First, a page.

SOUTHOLD, NY – Parts of the United States will be treated to the largest astronomical event in history on August 21, 2017, The Solar Eclipse. For a period of time, parts of the United States will be in the dark, and other parts in a dusk-like light in the middle of the day.
With this in mind, Sea Tow is bringing awareness to the fact that some boaters might find themselves on the water in an unfamiliar situation, similar to night. The company is providing the following tips to help boaters enjoy the solar eclipse and stay safe on the water.
If intending on watching the eclipse from your boat, ensure you have proper eyewear by purchasing solar eclipse glasses. Without proper eye protection, you can harm or burn your retinas causing permanent damage.
Research what time the eclipse will occur in your specific area and head out onto the water well before the eclipse will occur. You don’t want to miss it because you’re busy finding the perfect spot to anchor.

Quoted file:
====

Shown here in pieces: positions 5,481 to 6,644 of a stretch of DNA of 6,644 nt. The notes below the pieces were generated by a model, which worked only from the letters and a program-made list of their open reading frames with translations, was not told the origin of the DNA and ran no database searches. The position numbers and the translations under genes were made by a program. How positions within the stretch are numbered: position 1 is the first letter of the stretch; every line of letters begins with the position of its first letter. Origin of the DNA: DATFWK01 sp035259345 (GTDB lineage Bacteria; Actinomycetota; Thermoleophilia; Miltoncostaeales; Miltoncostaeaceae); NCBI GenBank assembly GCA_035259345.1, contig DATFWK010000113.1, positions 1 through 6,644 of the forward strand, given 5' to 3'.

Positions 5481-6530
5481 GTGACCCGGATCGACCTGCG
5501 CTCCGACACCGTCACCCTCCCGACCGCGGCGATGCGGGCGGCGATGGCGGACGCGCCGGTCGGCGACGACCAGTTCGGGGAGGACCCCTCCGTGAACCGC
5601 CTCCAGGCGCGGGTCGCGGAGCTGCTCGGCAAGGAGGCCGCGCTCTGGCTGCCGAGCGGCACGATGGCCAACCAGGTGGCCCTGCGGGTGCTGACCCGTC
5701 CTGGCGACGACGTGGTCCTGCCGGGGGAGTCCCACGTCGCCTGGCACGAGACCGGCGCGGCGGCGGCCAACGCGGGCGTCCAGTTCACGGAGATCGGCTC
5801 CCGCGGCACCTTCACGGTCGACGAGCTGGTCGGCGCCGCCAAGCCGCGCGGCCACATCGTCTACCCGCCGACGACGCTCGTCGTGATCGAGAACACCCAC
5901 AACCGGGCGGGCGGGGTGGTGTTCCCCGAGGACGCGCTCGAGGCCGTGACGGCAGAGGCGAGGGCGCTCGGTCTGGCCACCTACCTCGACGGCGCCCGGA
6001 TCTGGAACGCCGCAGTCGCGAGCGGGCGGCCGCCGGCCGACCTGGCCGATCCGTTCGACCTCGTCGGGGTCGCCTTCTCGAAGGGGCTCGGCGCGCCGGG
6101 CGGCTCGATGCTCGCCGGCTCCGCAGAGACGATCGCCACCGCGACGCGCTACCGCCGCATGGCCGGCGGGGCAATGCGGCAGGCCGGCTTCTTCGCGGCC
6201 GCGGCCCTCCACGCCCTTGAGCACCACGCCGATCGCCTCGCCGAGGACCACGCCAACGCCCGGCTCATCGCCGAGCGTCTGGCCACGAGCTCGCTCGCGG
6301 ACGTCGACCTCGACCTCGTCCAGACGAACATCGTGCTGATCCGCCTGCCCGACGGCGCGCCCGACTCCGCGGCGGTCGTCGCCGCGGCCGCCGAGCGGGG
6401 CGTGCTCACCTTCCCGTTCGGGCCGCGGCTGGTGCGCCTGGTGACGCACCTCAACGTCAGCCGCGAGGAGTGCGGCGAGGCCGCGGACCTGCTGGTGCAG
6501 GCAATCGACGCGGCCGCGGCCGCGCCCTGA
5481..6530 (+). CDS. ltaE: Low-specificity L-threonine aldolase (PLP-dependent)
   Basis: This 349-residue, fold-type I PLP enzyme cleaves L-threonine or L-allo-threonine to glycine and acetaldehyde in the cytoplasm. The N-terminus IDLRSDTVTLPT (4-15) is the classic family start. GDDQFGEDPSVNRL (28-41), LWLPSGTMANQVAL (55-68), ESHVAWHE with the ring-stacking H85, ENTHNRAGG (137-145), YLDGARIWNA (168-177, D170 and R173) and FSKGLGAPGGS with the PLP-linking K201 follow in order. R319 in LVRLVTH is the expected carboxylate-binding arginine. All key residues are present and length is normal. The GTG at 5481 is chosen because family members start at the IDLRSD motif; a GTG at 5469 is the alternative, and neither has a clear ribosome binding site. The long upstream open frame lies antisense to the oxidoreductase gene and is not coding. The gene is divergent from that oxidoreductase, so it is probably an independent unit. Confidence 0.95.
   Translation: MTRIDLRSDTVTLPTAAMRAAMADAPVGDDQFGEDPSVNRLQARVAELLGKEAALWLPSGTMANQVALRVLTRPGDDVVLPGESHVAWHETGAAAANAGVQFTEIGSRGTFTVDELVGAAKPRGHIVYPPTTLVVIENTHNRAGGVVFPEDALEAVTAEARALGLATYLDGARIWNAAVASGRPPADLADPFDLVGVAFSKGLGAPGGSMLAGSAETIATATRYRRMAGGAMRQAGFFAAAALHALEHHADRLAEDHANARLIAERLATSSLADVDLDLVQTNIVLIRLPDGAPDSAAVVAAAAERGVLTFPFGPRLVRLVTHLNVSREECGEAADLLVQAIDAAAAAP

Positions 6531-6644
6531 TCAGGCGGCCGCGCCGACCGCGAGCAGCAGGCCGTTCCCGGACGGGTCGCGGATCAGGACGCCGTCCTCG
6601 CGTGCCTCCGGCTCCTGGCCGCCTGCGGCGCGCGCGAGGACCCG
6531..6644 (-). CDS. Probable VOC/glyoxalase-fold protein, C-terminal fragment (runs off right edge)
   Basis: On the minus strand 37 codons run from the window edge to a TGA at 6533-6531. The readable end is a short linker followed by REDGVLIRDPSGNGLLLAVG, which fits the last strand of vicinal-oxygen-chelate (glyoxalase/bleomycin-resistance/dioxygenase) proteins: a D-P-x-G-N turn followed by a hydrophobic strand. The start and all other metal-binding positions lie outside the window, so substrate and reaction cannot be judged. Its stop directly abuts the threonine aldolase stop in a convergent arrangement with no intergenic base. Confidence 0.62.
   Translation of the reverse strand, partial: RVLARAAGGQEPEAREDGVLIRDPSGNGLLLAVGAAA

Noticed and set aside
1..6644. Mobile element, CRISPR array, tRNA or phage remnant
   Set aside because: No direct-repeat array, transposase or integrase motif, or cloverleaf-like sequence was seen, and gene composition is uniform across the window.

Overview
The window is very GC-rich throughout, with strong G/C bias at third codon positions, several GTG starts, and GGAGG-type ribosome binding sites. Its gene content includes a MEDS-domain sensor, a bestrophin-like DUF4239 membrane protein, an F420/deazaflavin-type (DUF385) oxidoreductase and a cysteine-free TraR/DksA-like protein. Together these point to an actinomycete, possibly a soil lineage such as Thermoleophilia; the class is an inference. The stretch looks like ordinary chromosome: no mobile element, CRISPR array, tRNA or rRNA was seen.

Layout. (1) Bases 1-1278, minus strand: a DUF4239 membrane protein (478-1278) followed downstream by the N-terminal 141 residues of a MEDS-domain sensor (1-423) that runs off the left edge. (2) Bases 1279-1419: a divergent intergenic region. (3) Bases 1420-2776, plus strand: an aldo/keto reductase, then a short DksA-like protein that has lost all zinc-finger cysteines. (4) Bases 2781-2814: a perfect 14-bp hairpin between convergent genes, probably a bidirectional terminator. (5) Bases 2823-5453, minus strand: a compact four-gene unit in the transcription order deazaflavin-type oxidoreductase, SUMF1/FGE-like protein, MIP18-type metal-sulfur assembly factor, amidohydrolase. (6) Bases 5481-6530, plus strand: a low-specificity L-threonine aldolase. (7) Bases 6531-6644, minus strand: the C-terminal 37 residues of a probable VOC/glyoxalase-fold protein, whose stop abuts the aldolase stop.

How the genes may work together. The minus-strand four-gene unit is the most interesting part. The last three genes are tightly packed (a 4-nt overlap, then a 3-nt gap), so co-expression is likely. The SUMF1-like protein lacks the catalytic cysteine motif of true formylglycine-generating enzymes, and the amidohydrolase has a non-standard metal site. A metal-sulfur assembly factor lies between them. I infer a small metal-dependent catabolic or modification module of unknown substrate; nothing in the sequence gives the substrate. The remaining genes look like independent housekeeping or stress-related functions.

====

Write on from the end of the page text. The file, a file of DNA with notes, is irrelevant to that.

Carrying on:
Be prepared, get anchored and settled. The eclipse could last anywhere from three to six minutes.
Make sure navigation lights work properly in case other boats are near you.
Consider carrying a spotlight in case a boat is headed in your direction and doesn’t see you.
Have lifejackets available and in reach for all passengers.
Wear sunscreen. Before and after the eclipse, you’ll still be in direct sunlight.
The last time the United States saw a total eclipse was in 1978 but the weather was cloudy; therefore, most could not actually see the phenomenon. You don’t want to miss it because the U.S. will not witness another eclipse until 2024.
A solar eclipse occurs when the moon passes between the sun and the earth, blocking all or part of the sun. Only the 14 states in the path of totality will be able to see the total solar eclipse. The rest of the states will witness a partial solar eclipse. No matter where you are, a great way to view the eclipse is from your boat with the proper eye protection. Follow the tips below to safely enjoy this fascinating event from your favorite spot on the water.